Repair and tissue engineering techniques for articular cartilage

Nat Rev Rheumatol. 2015 Jan;11(1):21-34. doi: 10.1038/nrrheum.2014.157. Epub 2014 Sep 23.


Chondral and osteochondral lesions due to injury or other pathology commonly result in the development of osteoarthritis, eventually leading to progressive total joint destruction. Although current progress suggests that biologic agents can delay the advancement of deterioration, such drugs are incapable of promoting tissue restoration. The limited ability of articular cartilage to regenerate renders joint arthroplasty an unavoidable surgical intervention. This Review describes current, widely used clinical repair techniques for resurfacing articular cartilage defects; short-term and long-term clinical outcomes of these techniques are discussed. Also reviewed is a developmental pipeline of acellular and cellular regenerative products and techniques that could revolutionize joint care over the next decade by promoting the development of functional articular cartilage. Acellular products typically consist of collagen or hyaluronic-acid-based materials, whereas cellular techniques use either primary cells or stem cells, with or without scaffolds. Central to these efforts is the prominent role that tissue engineering has in translating biological technology into clinical products; therefore, concomitant regulatory processes are also discussed.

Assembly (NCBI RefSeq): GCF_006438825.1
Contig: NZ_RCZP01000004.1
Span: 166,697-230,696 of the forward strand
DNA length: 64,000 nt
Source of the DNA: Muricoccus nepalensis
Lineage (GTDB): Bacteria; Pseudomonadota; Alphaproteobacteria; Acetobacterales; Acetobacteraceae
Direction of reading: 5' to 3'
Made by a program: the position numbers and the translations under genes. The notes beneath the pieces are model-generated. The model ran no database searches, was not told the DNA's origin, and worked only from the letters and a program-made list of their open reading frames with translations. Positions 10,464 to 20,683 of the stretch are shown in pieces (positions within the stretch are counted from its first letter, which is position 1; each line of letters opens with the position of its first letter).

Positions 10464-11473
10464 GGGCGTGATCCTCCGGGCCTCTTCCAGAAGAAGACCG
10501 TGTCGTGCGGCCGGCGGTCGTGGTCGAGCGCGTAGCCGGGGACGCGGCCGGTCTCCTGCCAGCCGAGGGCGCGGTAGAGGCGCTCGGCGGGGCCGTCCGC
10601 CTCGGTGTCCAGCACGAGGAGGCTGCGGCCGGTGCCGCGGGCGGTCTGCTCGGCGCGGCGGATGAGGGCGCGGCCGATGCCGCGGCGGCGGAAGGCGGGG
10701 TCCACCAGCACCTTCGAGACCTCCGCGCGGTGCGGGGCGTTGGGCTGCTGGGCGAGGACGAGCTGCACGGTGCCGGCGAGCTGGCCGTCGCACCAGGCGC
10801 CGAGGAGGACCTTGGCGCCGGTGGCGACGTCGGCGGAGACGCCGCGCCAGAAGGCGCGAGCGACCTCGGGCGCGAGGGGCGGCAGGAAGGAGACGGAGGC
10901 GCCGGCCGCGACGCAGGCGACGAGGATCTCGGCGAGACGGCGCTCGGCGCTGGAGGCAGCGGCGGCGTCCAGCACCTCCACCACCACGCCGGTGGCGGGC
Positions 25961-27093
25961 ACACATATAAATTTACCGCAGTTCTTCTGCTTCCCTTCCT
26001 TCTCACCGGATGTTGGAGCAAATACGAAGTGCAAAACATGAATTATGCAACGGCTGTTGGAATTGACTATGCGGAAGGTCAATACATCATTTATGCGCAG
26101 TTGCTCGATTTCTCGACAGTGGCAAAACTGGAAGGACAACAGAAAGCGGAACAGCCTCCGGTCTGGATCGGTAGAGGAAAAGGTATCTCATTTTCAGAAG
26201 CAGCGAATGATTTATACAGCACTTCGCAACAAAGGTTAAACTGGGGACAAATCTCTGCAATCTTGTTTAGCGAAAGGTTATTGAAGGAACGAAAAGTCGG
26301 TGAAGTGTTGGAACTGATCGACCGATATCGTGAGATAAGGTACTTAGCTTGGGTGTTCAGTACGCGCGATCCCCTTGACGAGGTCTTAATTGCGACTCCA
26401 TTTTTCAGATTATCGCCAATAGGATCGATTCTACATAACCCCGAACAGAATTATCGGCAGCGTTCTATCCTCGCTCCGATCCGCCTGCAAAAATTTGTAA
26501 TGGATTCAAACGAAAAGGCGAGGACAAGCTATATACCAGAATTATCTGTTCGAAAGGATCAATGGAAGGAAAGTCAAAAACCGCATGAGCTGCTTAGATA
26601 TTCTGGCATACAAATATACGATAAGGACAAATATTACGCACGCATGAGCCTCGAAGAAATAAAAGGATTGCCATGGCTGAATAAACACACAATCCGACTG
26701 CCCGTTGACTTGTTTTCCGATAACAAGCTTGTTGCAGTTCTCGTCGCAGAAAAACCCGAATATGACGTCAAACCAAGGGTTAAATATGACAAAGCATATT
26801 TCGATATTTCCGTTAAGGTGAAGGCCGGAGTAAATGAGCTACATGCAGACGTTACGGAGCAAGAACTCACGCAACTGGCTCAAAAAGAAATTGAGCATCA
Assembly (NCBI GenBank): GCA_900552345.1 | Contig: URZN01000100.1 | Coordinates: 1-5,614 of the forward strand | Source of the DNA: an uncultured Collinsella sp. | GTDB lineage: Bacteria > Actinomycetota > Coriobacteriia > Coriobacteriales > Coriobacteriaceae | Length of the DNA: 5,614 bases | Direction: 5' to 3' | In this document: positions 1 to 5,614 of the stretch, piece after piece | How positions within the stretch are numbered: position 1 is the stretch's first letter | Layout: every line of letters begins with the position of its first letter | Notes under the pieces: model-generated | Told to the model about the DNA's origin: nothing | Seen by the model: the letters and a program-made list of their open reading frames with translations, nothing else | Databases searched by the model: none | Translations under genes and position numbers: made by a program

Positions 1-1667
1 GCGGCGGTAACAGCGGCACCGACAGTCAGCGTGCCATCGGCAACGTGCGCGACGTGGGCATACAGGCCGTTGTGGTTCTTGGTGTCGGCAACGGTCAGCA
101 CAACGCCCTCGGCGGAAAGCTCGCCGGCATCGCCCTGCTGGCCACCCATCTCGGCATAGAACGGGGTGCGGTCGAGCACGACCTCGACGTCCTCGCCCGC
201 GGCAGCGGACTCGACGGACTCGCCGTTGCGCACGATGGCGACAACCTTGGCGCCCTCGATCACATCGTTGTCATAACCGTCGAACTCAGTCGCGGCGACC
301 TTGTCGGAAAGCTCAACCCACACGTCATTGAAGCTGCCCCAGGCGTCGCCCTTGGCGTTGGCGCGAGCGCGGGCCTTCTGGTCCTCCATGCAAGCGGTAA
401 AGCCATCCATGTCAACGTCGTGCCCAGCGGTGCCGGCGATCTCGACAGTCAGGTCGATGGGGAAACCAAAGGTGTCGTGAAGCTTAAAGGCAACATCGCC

Publication types

  • Research Support, N.I.H., Extramural
  • Research Support, U.S. Gov't, Non-P.H.S.
  • Review

MeSH terms

  • Biocompatible Materials / therapeutic use
  • Biological Factors / therapeutic use
  • Cartilage, Articular / cytology
  • Cartilage, Articular / injuries
  • Cartilage, Articular / pathology*
  • Cartilage, Articular / surgery*
  • Chondrocytes / metabolism
  • Chondrocytes / transplantation*
  • Humans
  • Knee Injuries / surgery
  • Knee Joint / pathology
  • Mesenchymal Stem Cell Transplantation / methods
  • Osteoarthritis / pathology
  • Osteoarthritis / prevention & control
  • Osteoarthritis / surgery*
  • Prospective Studies
  • Randomized Controlled Trials as Topic
  • Regeneration
  • Tissue Engineering / methods*
  • Tissue Scaffolds
  • Wound Healing / physiology


  • Biocompatible Materials
  • Biological Factors